“All I have ever done is always take the side of the weak”, cardinal-elect Augusto Paolo Lojudice has confessed on the subject of his rise to the ‘top’ of the Church.

– “The Gospel says: get down to the nitty-gritty and get your hands dirty”

Lojudice, the 56-year-old Archbishop of Siena, in Italy, is one of the 13 men Pope Francis will make cardinals in the consistory of this coming Saturday November 28.

Ahead of receiving his red hat, Lojudice confessed his hopes and fears in a November 22 interview with Madrid archdiocesan publication Alfa y Omega.

“The Pope always tells me that I am one of the ‘most feisty’ bishops, but all I have ever done is always take the side of the weak”, the Italian prelate explained.

“This is what the Gospel says: you have to get down to the nitty-gritty and get your hands dirty”, he explained, adding that “there are things that cannot be done from an office or on the phone” and for that reason priests and bishops must go out, too, into the field.

– “It’s not enough just to give the poor and the marginalised a pat on the back”

Since he was ordained in Rome at the age of 24 in 1989, Lojudice has earned a reputation as a “street priest” for his work with immigrants, Roma at the risk of being expelled from their shantytowns, the poor, sex workers and people suffering from Mafia oppression.

In his conversation with Alfa y Omega, he reflected on those experiences that have made him the model of the pastor that Pope Francis calls “a shepherd with the smell of the sheep”.

“On the peripheries, I have always tried to enter into conversation with people and not be afraid to go out to meet them”. Lojudice explained, adding that above all “I have tried to find concrete answers so that I can really help” the people he encounters, “who have had it harder in life than others”.

“It’s not enough just to give them a pat on the back. I only follow the example of the Gospel of the Good Samaritan. We cannot remain unmoved in these situations” of suffering, he insisted, while simultaneously warning against going to “extremes” to help people.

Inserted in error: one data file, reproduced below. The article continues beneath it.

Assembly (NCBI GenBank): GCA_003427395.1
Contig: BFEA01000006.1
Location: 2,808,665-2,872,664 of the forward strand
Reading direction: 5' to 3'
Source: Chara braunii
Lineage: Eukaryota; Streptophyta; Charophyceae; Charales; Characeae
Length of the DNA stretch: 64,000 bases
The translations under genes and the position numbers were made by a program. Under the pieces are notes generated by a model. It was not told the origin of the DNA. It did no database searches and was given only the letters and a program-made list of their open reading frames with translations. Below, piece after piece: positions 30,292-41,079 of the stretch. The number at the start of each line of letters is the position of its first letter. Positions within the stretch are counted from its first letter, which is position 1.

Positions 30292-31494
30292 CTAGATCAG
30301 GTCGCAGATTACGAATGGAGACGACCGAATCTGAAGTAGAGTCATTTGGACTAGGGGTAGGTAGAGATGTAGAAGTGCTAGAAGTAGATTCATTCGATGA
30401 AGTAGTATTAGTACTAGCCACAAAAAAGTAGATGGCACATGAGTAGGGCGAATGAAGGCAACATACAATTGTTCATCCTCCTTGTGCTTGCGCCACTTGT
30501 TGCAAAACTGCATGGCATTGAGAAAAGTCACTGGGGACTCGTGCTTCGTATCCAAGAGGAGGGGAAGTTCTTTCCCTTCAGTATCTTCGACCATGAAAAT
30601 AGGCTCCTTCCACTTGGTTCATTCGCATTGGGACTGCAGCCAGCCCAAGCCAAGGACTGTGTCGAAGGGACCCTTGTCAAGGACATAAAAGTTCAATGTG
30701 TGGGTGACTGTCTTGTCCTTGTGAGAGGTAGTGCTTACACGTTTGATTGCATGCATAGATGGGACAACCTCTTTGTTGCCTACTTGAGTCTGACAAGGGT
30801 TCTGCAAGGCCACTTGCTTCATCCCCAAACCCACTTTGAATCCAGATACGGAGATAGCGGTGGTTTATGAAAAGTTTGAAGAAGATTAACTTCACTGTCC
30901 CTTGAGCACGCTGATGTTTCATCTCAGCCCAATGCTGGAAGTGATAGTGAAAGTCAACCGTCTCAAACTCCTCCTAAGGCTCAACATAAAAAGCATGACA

But Lojudice isn’t just a “street priest” – he has also been the spiritual director of Rome’s major seminary.

Having said that, his experiences on the streets also accompanied him during his time at the seminary, during which he said he “invented a series of exercises with extreme situations for the seminarians to test themselves, as part of their training”.

– With the Roma “what I felt clearly was the force of the heart of the Gospel”

Lojudice, who along with being the Archbishop of Siena is also the secretary of the Italian Bishops’ Commission for Migration, was one of the chief organisers of Pope Francis’ historic meeting in the Vatican in October 2015 with over 7,000 Roma people, in which the pontiff urged an end to “discrimination, racism and xenophobia” and insisted that “no one must feel isolated, and no one is authorised to trample on the dignity and rights of others”.

Reflecting on his experiences with the Roma, Lojudice explained that with them “what I felt clearly was the force of the heart of the Gospel”.

“The Gospel images of the Good Samaritan and chapter 25 of Matthew came clearly to mind; that phrase, ‘you have done it to me’, in which Jesus tells us that He is there where there is suffering”, the Italian prelate remembered.

Above all, Lojudice said that his experiences with Roma children had particularly stuck with him.

“I put myself in the shoes of those children, and looked into the eyes of those who unfortunately had a life of crime sketched out before them. And I asked myself: what can I, a simple priest, do for them – what can I give them so that these children have a different future?”, the new cardinal explained.

Novena’s full coverage of the November 28 consistory:

Pope names 13 new cardinals, announces consistory for November 28

Cardinal-elect renounces ordination as bishop to continue being a “simple priest” allowed “to die in my Franciscan habit”

Analysis by Novena US contributor Matt Kappadakunnel: By naming Wilton Gregory a cardinal, the Pope is sending a powerful message that Black Lives Matter


Progressive Catholic journalist, author and educator. Working on social justice, equality and Church renewal.